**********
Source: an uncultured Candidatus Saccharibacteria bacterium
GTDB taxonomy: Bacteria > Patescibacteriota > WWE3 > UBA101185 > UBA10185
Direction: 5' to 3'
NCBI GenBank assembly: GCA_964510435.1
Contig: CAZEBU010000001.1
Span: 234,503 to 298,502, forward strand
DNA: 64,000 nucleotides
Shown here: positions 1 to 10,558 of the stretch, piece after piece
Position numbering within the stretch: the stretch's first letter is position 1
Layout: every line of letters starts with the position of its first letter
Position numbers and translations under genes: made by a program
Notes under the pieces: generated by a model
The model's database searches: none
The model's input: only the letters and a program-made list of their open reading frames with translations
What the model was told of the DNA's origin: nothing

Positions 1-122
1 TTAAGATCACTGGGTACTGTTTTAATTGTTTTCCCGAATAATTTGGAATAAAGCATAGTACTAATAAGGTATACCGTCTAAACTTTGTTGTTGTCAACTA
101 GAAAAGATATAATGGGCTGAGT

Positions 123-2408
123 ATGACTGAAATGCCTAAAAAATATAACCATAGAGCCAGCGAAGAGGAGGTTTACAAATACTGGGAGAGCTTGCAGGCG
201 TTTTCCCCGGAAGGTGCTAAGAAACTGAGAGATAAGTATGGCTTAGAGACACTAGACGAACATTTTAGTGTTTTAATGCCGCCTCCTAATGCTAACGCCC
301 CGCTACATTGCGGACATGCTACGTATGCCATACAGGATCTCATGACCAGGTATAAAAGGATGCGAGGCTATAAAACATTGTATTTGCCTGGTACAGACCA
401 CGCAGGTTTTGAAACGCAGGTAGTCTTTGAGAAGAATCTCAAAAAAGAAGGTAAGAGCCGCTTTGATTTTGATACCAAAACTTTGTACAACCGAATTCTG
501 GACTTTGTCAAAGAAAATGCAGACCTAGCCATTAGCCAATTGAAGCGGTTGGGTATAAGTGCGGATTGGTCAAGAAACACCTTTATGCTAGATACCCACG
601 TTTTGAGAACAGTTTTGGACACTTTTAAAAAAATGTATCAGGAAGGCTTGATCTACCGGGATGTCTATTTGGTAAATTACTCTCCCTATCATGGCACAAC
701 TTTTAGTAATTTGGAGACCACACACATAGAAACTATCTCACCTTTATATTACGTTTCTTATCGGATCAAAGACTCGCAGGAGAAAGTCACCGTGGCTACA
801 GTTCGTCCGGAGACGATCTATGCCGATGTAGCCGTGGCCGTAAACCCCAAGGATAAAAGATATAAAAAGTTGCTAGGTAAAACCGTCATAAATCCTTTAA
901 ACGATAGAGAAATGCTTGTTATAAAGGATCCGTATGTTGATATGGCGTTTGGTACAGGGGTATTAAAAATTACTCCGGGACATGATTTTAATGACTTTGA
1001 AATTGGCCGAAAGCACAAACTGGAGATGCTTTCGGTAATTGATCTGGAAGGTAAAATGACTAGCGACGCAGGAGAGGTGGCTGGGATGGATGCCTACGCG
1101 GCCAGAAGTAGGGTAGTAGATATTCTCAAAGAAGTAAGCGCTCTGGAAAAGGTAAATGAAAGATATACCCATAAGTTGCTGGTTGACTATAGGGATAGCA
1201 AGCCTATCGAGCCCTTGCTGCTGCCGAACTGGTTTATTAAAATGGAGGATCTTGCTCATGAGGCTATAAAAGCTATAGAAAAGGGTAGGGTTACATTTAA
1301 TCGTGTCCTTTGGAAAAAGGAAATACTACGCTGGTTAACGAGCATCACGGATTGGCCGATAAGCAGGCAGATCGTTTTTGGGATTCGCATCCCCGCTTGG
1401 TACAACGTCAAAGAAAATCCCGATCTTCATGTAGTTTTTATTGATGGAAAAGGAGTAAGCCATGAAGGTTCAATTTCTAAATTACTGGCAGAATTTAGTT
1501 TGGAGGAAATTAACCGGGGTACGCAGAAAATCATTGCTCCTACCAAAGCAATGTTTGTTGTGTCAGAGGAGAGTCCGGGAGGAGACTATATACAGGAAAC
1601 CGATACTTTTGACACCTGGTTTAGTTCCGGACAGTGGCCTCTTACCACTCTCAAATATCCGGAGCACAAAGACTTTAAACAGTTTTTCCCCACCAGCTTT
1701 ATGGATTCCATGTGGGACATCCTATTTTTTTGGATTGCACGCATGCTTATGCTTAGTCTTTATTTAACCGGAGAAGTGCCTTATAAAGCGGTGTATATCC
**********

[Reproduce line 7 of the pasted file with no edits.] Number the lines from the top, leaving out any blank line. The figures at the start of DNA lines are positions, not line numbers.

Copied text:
DNA: 64,000 nucleotides